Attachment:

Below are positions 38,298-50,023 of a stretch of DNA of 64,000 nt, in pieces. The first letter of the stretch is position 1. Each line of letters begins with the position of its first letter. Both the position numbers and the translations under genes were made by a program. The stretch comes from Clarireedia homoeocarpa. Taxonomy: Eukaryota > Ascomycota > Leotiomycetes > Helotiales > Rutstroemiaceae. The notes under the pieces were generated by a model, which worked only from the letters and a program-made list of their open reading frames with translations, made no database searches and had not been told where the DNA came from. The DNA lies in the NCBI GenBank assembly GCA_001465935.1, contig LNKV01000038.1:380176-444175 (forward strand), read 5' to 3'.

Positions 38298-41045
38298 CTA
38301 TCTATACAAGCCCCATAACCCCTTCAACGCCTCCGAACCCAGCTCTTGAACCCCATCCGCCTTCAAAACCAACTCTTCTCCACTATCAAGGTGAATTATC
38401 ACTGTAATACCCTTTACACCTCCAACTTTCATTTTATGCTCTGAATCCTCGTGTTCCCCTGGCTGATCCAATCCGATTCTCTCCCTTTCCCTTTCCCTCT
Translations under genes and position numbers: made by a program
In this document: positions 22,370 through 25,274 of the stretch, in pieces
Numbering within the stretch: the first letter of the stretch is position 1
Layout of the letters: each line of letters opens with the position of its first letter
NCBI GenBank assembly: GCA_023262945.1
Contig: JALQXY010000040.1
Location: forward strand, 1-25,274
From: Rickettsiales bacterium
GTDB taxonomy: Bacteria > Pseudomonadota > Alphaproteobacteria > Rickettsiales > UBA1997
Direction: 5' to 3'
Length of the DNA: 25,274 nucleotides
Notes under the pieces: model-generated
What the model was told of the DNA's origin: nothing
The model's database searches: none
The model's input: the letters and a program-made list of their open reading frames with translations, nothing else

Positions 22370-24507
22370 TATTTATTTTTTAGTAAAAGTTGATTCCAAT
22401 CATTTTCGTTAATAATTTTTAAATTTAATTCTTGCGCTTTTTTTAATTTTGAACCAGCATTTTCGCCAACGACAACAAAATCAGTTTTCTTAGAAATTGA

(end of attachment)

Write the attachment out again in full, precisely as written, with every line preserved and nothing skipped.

Below are positions 38,298-50,023 of a stretch of DNA of 64,000 nt, in pieces. The first letter of the stretch is position 1. Each line of letters begins with the position of its first letter. Both the position numbers and the translations under genes were made by a program. The stretch comes from Clarireedia homoeocarpa. Taxonomy: Eukaryota > Ascomycota > Leotiomycetes > Helotiales > Rutstroemiaceae. The notes under the pieces were generated by a model, which worked only from the letters and a program-made list of their open reading frames with translations, made no database searches and had not been told where the DNA came from. The DNA lies in the NCBI GenBank assembly GCA_001465935.1, contig LNKV01000038.1:380176-444175 (forward strand), read 5' to 3'.

Positions 38298-41045
38298 CTA
38301 TCTATACAAGCCCCATAACCCCTTCAACGCCTCCGAACCCAGCTCTTGAACCCCATCCGCCTTCAAAACCAACTCTTCTCCACTATCAAGGTGAATTATC
38401 ACTGTAATACCCTTTACACCTCCAACTTTCATTTTATGCTCTGAATCCTCGTGTTCCCCTGGCTGATCCAATCCGATTCTCTCCCTTTCCCTTTCCCTCT
Translations under genes and position numbers: made by a program
In this document: positions 22,370 through 25,274 of the stretch, in pieces
Numbering within the stretch: the first letter of the stretch is position 1
Layout of the letters: each line of letters opens with the position of its first letter
NCBI GenBank assembly: GCA_023262945.1
Contig: JALQXY010000040.1
Location: forward strand, 1-25,274
From: Rickettsiales bacterium
GTDB taxonomy: Bacteria > Pseudomonadota > Alphaproteobacteria > Rickettsiales > UBA1997
Direction: 5' to 3'
Length of the DNA: 25,274 nucleotides
Notes under the pieces: model-generated
What the model was told of the DNA's origin: nothing
The model's database searches: none
The model's input: the letters and a program-made list of their open reading frames with translations, nothing else

Positions 22370-24507
22370 TATTTATTTTTTAGTAAAAGTTGATTCCAAT
22401 CATTTTCGTTAATAATTTTTAAATTTAATTCTTGCGCTTTTTTTAATTTTGAACCAGCATTTTCGCCAACGACAACAAAATCAGTTTTCTTAGAAATTGA